Derek Nighbor: There’s some good stuff in the budget, there’s no doubt about that, but the devil is going to be in the details. So our job now is pushing the federal government to really deliver on broad commitments.
Some of the biggest ones are innovation and transformation of our sector and that’s absolutely critical to our future, the survival of the industry, and to staying competitive globally. There was about $1.8 billion for clean tech and innovation, but that’s broad – that could be for mining and that could be oil and gas – so our job is to ensure that we are getting our fair share of that investment.
Q: Discussions about clean tech often involve solar and wind power, is there recognition from the feds about the role of biomass?
Nighbor: There is, but it’s not where it needs to be. I think that’s because we’re on a bit of curve here and the biomass opportunity is still not broadly understood or appreciated so we have to get our elbows up a bit more.
The renewables agenda is huge and ensuring that biomass is inserted in the same sentence as wind and solar remains a challenge that we’re working to address. I’m confident that we’re going to get there but we just have to keep hammering away.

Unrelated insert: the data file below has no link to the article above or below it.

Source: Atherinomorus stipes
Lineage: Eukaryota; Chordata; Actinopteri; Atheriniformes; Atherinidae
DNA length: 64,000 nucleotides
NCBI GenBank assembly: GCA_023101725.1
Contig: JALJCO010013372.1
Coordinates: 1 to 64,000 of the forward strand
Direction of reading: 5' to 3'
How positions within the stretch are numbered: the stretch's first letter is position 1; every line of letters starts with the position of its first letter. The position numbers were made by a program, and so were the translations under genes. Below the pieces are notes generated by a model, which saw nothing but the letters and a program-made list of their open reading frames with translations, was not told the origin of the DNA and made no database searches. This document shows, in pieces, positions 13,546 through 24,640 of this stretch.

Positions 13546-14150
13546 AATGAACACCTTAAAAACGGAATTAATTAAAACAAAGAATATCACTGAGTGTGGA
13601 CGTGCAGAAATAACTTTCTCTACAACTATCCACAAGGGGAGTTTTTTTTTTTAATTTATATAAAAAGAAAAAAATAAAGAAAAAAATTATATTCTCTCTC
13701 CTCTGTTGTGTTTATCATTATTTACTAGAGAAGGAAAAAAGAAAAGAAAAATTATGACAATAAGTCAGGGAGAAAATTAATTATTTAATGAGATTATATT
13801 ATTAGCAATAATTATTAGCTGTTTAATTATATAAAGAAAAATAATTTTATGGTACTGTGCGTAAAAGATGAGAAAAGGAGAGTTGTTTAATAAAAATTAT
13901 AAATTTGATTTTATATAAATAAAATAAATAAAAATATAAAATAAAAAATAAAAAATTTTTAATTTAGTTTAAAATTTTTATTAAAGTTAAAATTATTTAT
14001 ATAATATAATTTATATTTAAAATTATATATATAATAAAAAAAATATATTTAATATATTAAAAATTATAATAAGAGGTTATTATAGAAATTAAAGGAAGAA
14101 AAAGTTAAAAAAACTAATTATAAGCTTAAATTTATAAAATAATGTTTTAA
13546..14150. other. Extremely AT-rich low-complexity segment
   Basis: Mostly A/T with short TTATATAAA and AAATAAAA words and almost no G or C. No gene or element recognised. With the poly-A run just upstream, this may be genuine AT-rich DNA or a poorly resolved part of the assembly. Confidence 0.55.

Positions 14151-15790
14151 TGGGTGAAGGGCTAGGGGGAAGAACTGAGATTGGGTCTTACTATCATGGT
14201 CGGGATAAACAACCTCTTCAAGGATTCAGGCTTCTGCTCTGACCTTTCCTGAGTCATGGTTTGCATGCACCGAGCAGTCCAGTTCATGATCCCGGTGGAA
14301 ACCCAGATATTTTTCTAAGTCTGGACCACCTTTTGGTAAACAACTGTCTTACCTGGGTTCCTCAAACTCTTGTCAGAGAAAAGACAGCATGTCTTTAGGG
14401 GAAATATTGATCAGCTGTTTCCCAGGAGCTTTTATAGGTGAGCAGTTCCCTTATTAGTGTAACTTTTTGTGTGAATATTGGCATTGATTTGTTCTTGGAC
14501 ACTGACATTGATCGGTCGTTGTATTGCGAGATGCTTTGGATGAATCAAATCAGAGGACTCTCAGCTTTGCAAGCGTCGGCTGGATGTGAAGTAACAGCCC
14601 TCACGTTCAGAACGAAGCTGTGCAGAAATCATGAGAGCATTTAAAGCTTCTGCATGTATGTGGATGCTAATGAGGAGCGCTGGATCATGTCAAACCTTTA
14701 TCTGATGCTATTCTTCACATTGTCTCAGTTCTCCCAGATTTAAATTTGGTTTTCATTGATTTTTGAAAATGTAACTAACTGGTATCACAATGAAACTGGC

Q: Is there an opportunity for Canada to have a national biomass strategy?
Nighbor: I believe there is, and I believe it’s being worked on. I think it’s a matter of pulling it together. We’re going to have all forest ministers from across Canada in Ottawa in September. I know this is something they’ve talked about as a group and I’m really hopeful we’re going to take that conversation to the next level in the fall.
The issue is that you’ve got to educate multiple departments in government. This touches the minister responsible for innovation, environment, natural resources, labour, finance – it’s a lot of work.
Those real-life examples (Canfor Pulp-Licella partnership) and the opportunities they’re going to bring to the economy and the environment, that’s going to be key, to continue to tell those stories.